What Does The Future Hold?

I’ve wanted to write a piece about cricket’s future, and what the domestic and international game might look like post-coronavirus, for some time now. However, like Jason Roy in The Ashes, I’ve found it hard to get my timing right. There have been snippets of news but very little that’s concrete. It’s all basically speculation at the moment so it’s hard to know what to write.

Only two things are certain at this stage. The England versus West Indies Test series (followed by Pakistan’s tour) look like they’re going ahead. But even then there have been whispers behind the scenes. The news that the ECB gave Cricket West Indies a £3 million loan back in May has certainly raised eyebrows. Was this money an ‘incentive’ for the Windies to tour? Or was it was an ‘incentive’ for Cricket West Indies to support Colin Graves’s nomination for ICC chairman? The conspiracy theorists will be having a field day.

Obviously I couldn’t possibly comment on such matters on a public forum like this. There’s no evidence. I’m just glad we’ve got some live cricket to look forward to – although obviously the idea of Graves becoming ICC president fills me with dread. The ICC seems to be the place where controversial (or disliked) ECB employees go when they’ve outstayed their welcome here.

We’ve also heard in recent days that the World Test Championship could now be under threat. Indeed, Tom Harrison’s recent appearance on The Tuffers & Vaughan Show suggested that everything’s currently up for grabs – or at least it would be if Harrison himself had anything to do with it.

Personally I think it would be a tragedy if the WTC was postponed – especially as postponed things often get cancelled in the long run. Although the WTC wasn’t perfect, and it’s perfectly valid to hold concerns about its format, there’s no doubt that Test cricket needed something. Consequently I was quite happy to give it a go.

What worries me is that Harrison is now calling for a complete reevaluation of the Future Tours Programme and the international schedule. And inevitably he seems to want less Test cricket and more white ball action. You can read his comments here.

Although Harrison’s comments are open to interpretation – as always one has to read between the lines – my interpretation of what he calls ‘meaningful’ cricket basically amounts to more Ashes series, more Test series against India, and more white ball contests against everyone. What he misses, of course, is that the more Ashes series one plays, and the more ODIs one plays, the less meaningful and special they become. In fact, they’ll eventually become routine and mundane.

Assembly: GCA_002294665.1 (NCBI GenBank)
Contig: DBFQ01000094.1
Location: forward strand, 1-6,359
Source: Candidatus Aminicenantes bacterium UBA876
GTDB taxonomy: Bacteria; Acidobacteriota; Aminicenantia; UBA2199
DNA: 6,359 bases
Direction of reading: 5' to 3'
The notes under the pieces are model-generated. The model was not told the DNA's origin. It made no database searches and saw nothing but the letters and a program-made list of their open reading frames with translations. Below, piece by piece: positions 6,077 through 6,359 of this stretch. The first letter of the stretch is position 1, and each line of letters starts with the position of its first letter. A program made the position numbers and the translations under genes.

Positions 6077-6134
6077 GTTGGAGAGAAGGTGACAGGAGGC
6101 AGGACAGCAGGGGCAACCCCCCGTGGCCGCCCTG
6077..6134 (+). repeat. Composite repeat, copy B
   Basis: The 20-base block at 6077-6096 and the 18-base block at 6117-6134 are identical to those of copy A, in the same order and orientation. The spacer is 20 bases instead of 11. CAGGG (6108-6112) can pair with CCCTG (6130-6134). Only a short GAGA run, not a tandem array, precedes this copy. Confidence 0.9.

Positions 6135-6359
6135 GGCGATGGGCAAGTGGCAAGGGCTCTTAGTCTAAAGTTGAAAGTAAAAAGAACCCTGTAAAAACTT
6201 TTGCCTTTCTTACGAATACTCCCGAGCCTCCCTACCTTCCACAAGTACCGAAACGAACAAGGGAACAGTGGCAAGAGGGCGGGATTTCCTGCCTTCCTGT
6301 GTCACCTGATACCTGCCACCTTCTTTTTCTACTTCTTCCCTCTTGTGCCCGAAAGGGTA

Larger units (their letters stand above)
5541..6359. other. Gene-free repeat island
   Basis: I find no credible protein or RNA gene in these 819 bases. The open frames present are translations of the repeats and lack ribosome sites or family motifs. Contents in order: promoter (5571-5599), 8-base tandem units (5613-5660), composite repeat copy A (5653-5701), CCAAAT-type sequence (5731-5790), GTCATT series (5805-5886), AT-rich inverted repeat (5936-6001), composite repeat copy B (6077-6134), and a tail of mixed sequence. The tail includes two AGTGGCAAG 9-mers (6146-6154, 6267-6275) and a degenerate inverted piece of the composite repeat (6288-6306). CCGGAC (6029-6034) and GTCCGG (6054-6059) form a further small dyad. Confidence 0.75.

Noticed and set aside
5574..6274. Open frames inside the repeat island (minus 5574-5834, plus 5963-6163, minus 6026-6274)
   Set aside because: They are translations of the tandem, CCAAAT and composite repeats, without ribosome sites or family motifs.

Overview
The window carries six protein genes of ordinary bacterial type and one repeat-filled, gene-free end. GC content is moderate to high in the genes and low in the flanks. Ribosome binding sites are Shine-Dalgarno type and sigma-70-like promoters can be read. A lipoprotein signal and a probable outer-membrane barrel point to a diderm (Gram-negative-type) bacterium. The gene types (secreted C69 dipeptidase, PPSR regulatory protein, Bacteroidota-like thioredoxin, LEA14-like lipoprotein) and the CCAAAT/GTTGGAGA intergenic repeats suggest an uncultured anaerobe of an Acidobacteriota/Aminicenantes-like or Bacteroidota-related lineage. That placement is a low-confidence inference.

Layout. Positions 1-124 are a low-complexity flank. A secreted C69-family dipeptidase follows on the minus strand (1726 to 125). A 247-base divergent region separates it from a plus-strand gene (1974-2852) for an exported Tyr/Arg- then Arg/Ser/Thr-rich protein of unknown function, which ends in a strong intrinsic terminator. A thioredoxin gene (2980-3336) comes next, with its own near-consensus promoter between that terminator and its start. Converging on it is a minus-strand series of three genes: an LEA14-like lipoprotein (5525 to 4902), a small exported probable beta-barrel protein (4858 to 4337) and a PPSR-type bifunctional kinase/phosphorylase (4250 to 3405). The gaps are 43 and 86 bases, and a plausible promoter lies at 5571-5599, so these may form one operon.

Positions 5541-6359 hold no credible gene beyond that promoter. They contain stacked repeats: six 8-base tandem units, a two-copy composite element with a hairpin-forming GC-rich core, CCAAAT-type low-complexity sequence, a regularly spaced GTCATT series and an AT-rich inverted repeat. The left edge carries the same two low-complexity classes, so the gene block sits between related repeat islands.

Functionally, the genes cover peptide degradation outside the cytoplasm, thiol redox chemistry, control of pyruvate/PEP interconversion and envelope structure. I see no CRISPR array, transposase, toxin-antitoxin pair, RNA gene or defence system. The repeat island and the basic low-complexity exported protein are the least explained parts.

I don’t know a single person who finds bilateral ODI series in the slightest bit meaningful. They’re usually just a bit of fun at the end of Test series. Few people even remember the results a few months later. Outside of World Cups, white ball games and T20s have no meaning whatsoever. It’s Test series – which Harrison doesn’t think every country should be ‘forced’ to play – that really captures the imagination of cricket supporters (even if they can’t always attend in person).

The current domestic situation is equally intriguing. Or perhaps I should say alarming. Apparently the counties are working towards a restart date of 1st August – although what shape the season will take is anyone’s guess. The T20 Blast has been pencilled in for late August and September, with the county championship (what’s left of it) likely to happen in regional conferences.

The conference idea – which seems reasonable in the circumstances – is to get local rivals playing each other. This sounds practical considering the shortage of time and the difficulties presented by travelling the length and breadth of the country during the current crisis. However, what’s worrying is that some counties are apparently reluctant to play. This means that the championship (and presumably the one day cup if there’s room for it) could start with approximately fourteen counties rather than the full complement.

So what, exactly, is the problem? It all comes down to furlough. Some of the smaller counties are reluctant to take their players off the government’s furlough programme when their income moving forward (i.e. gate receipts) is likely to be small. Basically they’re worried about losing even more money.

One can understand where the counties are coming from on this. Of the eighteen first class counties only Surrey and Lancashire didn’t take advantage of Rishi Sunak’s scheme. Coming off this financial life support machine is therefore somewhat risky.

But what happens if the season restarts without the involvement of some counties? Could this be the beginning of the end for our domestic structure as we know it?

The fear, of course, is that the ECB and the other counties might quite enjoy life without so many mouths to feed. They might also enjoy the extra elbow room at the table. Scheduling a first class competition, a one day cup, and a T20 tournament for eighteen teams has always been tough. Throw in The Hundred (or whatever franchise event ultimately transpires) and the schedule looks like two cans of sardines compressed into one.

The financial implications can’t be ignored either. Would the ECB’s broadcasting deals contract significantly if a few counties ultimately went to the wall? Personally I doubt it. And less counties means that the remaining ones can probably expect a larger share of the pot. In others words everybody wins – except the bankrupt counties, their players, employees, members, and supporters of course.

What’s worrying is that desperate times often call for (or result in) extreme measures. It’s well within the ECB’s capabilities to ensure that all eighteen clubs survive the COVID-19 crisis but, and it’s a crucial ‘but’, they may not have the will.